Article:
An ICE raid on February 7, 2017 in Los Angeles. (Charles Reed/U.S. Immigration and Customs Enforcement via AP)

King County Makes ICE’s Hall of Shame — And Is Not Ashamed

DHS released a list of places that won’t cooperate with ICE requests. King County couldn’t be prouder.

On Monday, the Department of Homeland Security (DHS) released its first public “shame” list: A weekly roundup of jurisdictions across the country that have refused to turn over undocumented immigrants accused of crimes to Immigration and Customs Enforcement (ICE). As expected, King County is well represented there, along with approximately nine other Washington counties with policies in place that effectively ignore these requests.

President Donald Trump’s January 25 executive order — the one that called for building a wall along the Mexico border and defunding sanctuary cities like Seattle — directed DHS to create and publish what it called a “comprehensive list of criminal actions committed by aliens” every week, using information obtained by ICE. Monday’s release makes good on that directive, detailing 206 ICE requests that the above jurisdictions declined to honor between January 28 and February 3, including 12 in Snohomish County and three in King County.

Some call this “a PR move”; others call it fear-mongering. If there are lists coming out every week detailing which cities and counties are refusing to cooperate with federal authorities, and what crimes these individuals are accused of, it underscores Trump’s campaign narrative that immigrants commit crimes — and that a stronger ICE system makes for safer communities.

King County will have none of that.

While these are clearly “shaming tactics” on the part of the federal government, says King County Council Chair Joe McDermott, being on the list only gives us “an opportunity to speak out about our values.”

So, ashamed? Nah. More like “buoyed and encouraged,” he says.

A quick recap: When someone is arrested and fingerprinted, their information gets put into a national FBI database, and then automatically entered into an ICE database. If ICE has someone on its deportation list, the agency will issue a so-called “detainer request” to the jurisdiction that is holding the person, asking it to hold them for a few more days until ICE can come and pick them up (and, most likely, deport them). But King County passed an ordinance in 2013 — updated in 2016 — that directs county jails to only cooperate if the detainer request is accompanied by a warrant signed by a federal judge or magistrate. And because ICE has thus far never provided such documentation to the County, McDermott says, “in practice, we’re honoring no ICE detainers today.”

The main reason for the policy, according to McDermott, is public safety. Fear of deportation could discourage local residents from speaking to the police, which harms communities. “We want people to be working with law enforcement,” he says. “ICE detainers thwart that.” The requests have also been found to violate the Fourth Amendment of the U.S. Constitution; “it’s dubious how legal they are” in the first place, he adds.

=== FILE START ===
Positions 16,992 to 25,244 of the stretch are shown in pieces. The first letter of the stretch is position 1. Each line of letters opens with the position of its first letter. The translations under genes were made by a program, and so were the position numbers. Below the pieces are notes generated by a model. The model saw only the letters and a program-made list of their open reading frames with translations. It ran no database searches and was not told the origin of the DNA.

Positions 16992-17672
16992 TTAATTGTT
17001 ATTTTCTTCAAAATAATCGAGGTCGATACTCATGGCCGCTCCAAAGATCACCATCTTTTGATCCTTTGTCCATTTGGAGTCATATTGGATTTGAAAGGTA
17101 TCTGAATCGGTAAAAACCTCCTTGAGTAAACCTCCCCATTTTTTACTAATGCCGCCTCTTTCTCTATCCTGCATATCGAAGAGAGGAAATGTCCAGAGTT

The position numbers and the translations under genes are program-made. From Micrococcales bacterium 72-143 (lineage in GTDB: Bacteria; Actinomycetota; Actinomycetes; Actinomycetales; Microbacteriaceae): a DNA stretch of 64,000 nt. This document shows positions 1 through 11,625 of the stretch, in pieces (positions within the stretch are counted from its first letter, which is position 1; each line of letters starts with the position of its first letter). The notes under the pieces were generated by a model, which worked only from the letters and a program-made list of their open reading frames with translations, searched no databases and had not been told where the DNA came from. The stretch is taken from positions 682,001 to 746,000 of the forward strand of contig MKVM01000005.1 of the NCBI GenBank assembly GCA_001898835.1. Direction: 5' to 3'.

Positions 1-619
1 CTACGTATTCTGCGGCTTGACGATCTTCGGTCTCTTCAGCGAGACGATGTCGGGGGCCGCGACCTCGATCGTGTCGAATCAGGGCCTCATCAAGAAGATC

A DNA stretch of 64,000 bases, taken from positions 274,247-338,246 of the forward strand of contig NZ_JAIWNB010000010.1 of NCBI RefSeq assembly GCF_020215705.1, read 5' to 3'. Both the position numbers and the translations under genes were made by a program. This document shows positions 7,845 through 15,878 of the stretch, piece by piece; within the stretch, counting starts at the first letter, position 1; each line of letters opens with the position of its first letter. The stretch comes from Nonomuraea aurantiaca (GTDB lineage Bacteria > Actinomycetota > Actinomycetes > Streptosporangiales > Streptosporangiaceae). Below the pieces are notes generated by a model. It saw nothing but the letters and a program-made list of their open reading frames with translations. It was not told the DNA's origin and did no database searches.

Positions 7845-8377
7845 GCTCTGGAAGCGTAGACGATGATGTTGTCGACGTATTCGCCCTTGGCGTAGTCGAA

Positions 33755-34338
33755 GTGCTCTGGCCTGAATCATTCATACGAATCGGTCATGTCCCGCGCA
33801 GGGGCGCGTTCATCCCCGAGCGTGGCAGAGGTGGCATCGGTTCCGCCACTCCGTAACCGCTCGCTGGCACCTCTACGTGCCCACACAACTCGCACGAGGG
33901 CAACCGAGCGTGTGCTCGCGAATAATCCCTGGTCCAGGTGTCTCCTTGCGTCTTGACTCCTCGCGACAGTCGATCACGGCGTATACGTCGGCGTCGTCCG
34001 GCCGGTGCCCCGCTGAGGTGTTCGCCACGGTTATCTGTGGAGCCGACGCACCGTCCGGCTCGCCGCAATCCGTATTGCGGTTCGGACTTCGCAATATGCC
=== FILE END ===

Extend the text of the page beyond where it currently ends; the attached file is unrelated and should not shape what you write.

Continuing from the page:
“Clearly, these reports are designed to shame cities like Seattle and counties like King County into [cooperating with Trump’s] anti-immigrant policies,” says Seattle City Councilmember M. Lorena González, sponsor of Seattle’s “Welcoming City” resolution, passed unanimously on January 30. “As an elected official who comes from an immigrant family from Mexico, I categorically reject his attempt to create an analogy that all immigrants who end up in the criminal justice system, or immigrants, period, are criminals. And that immigrants are inherently a public safety risk is a principle that I reject… I think the King County detainer policy is a sound decision to protect the due process rights of immigrants and refugees.”

So… yeah. It doesn’t seem like this “shaming” will work out all that well for the feds. Rather, it seems to be having the opposite effect.

McDermott, for one, says the list simply “underscores the need to be responsible to immigrants and refugees in our community.” He’s sponsoring legislation, to be heard in committee on Wednesday, called “the resilience fund,” a proposal he’s been working on since the issuance of the first travel ban in late January. It would create hundreds of thousands of dollars of funding to protect immigrant and refugee communities — “Know Your Rights” trainings or support for local nonprofits, say — made possible through a public-private partnership between King County, the Seattle Foundation, and other individual donors and private foundations. “I’m not aware of another one like it in the country,” he says. He hopes to get it approved by the entire King County Council within a few weeks. And he hopes that it can be expanded, over time, to include other marginalized groups.

The only significant impact this weekly shaming might have is on places like Travis County, Texas (home to bright-blue Austin), which, according to Monday’s list, didn’t comply with 142 of the 206 detainer requests. That drew the ire of Texas governor Greg Abott, who said in a statement that “Today’s report from DHS is deeply disturbing and highlights the urgent need for a statewide sanctuary city ban in Texas.”

That kind of statewide legislation hardly seems possible here, though. “You heard Governor Inslee” speak out after the first travel ban, McDermott says. “How affirming and welcoming he wanted our state to be. We’re certainly not going to have legislation like that in Washington state.”

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